Nathan Busenitz. Long Before Luther: Tracing the Heart of the Gospel from Christ to the Reformation. Moody Publishers, Master’s Seminary Press, 2017. See here to purchase the book.
Nathan Busenitz has a doctorate in church history from the Master’s Seminary, with the focus of his doctorate being patristic theology.
In Long Before Luther, Busenitz argues against the view, held among Catholic and even some Protestant scholars, that the Protestant doctrine of justification by grace through faith alone originated with the Protestant Reformation. The Protestant doctrine of justification by grace through faith alone asserts that God forgives and considers righteous those who place their faith in Jesus Christ; after justification comes sanctification, which is living a holy life. Some Reformers liken justification to being clothed with the righteousness of Christ: Christ was punished as a sinner even though he was righteous, so those who believe in Christ are reckoned by God as righteous, even though they are sinners. When God looks at them them, God sees the righteousness of Christ that covers them, not their sins. The Protestant doctrine of justification by grace through faith alone is often believed to differ from the Catholic doctrine of justification. Whereas the Protestant doctrine states that sinners who believe in Jesus are reckoned as righteous by God at justification, the Catholic doctrine portrays justification more as God making people practically righteous, infusing into them righteous desires such that they live a holy life.
For Busenitz, the manner in which prominent Protestants have conceptualized justification existed long before the Protestant Reformation. Not only does it go back to the New Testament, Busenitz argues, but prominent Christian thinkers from the second century C.E. through Augustine and the medieval period made statements that resemble what Protestant Reformers such as Martin Luther, Phillip Melanchthon, and John Calvin taught about justification.
The book is abundant in quotes. Busenitz not only quotes significant Christian thinkers in the body of his text, but he has an appendix that lists quotes. Among the people Busenitz quotes are Clement of Rome, Polycarp, Justin Martyr, Irenaeus, Origen, Hilary of Poitiers, Basil of Caesarea, Ambrose, John Chrysostom, Jerome, Augustine, Cyril of Alexandria, Bede, Symeon the New Theologian, Anselm, Bernard of Clairvaux, and more.
Occasionally in the body of the book, Busenitz provides indications that the issue may be more complex. In discussing Augustine, Busenitz lays out the arguments that Augustine conceived of justification as God making people practically righteous rather than God declaring people righteous. Busenitz even acknowledges that, on some level, that is accurate, for Augustine interpreted the Latin term “iustificare” as making righteous rather than declaring righteous. Still, Busenitz argues, and demonstrates, that Augustine also portrays justification as God forgiving people’s sins and declaring them righteous when they have faith, apart from good works or merits on their part.
The endnotes are especially nuanced. Busenitz acknowledges that there were patristic thinkers who focused more on good works in their discussion of justification. He attempts to explain why patristic thinkers focused so much on good works, or were not always precise or crisp in their depiction of justification. Busenitz also points out that the Reformers differed among themselves in how they conceptualized justification.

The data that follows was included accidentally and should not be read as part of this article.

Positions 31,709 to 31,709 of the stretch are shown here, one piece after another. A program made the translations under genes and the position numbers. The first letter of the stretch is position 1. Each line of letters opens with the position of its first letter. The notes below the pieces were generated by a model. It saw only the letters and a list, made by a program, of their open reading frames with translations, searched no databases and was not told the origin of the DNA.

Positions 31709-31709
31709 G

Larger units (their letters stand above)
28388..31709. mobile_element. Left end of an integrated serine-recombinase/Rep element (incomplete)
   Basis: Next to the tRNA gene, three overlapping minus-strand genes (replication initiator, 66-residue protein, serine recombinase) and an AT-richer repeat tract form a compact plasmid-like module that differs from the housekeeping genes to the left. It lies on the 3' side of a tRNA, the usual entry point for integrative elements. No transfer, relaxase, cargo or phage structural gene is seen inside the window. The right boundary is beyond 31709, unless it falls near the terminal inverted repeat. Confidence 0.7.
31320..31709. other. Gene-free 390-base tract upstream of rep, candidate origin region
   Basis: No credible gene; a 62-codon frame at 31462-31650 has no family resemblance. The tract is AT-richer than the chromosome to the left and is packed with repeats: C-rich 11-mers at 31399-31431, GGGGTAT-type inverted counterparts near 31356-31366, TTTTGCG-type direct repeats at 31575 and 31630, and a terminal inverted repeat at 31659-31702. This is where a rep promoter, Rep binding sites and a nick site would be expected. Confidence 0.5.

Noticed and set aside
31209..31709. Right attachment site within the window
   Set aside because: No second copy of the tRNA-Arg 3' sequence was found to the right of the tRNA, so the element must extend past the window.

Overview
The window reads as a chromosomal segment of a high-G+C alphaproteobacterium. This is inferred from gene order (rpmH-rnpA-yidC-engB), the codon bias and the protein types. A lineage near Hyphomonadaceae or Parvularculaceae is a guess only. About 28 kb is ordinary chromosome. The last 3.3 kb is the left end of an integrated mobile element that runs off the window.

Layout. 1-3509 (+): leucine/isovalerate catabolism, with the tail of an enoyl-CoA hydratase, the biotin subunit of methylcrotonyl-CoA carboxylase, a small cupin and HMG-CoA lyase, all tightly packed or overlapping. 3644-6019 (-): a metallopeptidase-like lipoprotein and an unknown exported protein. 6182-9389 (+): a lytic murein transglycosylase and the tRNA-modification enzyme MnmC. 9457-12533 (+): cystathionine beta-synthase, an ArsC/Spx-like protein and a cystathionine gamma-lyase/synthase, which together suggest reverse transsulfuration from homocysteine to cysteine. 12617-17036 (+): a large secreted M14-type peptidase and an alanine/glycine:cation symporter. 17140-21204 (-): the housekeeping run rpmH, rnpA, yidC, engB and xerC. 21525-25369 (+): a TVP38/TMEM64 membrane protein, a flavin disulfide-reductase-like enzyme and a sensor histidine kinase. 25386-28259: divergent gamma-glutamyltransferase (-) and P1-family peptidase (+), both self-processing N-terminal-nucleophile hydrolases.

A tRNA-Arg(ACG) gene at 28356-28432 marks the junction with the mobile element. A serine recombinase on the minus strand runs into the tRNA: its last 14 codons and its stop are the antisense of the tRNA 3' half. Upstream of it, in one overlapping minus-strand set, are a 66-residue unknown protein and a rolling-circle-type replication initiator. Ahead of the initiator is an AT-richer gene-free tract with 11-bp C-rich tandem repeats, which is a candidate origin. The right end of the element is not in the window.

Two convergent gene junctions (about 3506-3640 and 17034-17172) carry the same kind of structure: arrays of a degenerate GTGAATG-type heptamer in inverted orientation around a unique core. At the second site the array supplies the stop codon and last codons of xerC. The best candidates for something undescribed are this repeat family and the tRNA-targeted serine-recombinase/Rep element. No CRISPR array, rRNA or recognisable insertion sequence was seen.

One critique that can be made is that Busenitz could have been clearer and more specific about what is at stake in terms of this issue. He did try, but his explanation was brief and somewhat nebulous. What does it matter if justification by grace through faith alone was taught prior to the Reformation: if it is in the Bible, it is in the Bible, and is not that what is important? Why bother with what the church fathers taught, as if they are authoritative? So some Christians may argue. Actually, though, it is important. Do we really want to act as if the church lost something as serious as the Gospel for over a thousand years, until the Protestants came along? Do we want to assume that the Holy Spirit was inactive until the Protestant Reformation? Busenitz leans towards these explanations about why the issue is important, but he does not quite articulate them explicitly.
There were also significant issues that Busenitz should have explored. It is not surprising that, prior to the Reformation, there was a belief within Christianity that God acquitted believers of their sins, even though they did not deserve it. Catholics today believe that. But did the church fathers think, like Catholics, that believers somehow needed to maintain or renew that acquittal, through sacraments such as the Mass or acts of penitence? Did church fathers believe that a Christian could lose his or her salvation through unatoned mortal sin? These are issues to explore in trying to determine whether the church fathers were more similar to the Protestants or the Catholics on salvation. Busenitz briefly touched on penitence in an endnote, but, overall, these issues were left untouched.
I received a complimentary copy of this book from Moody Publishers. My review is honest.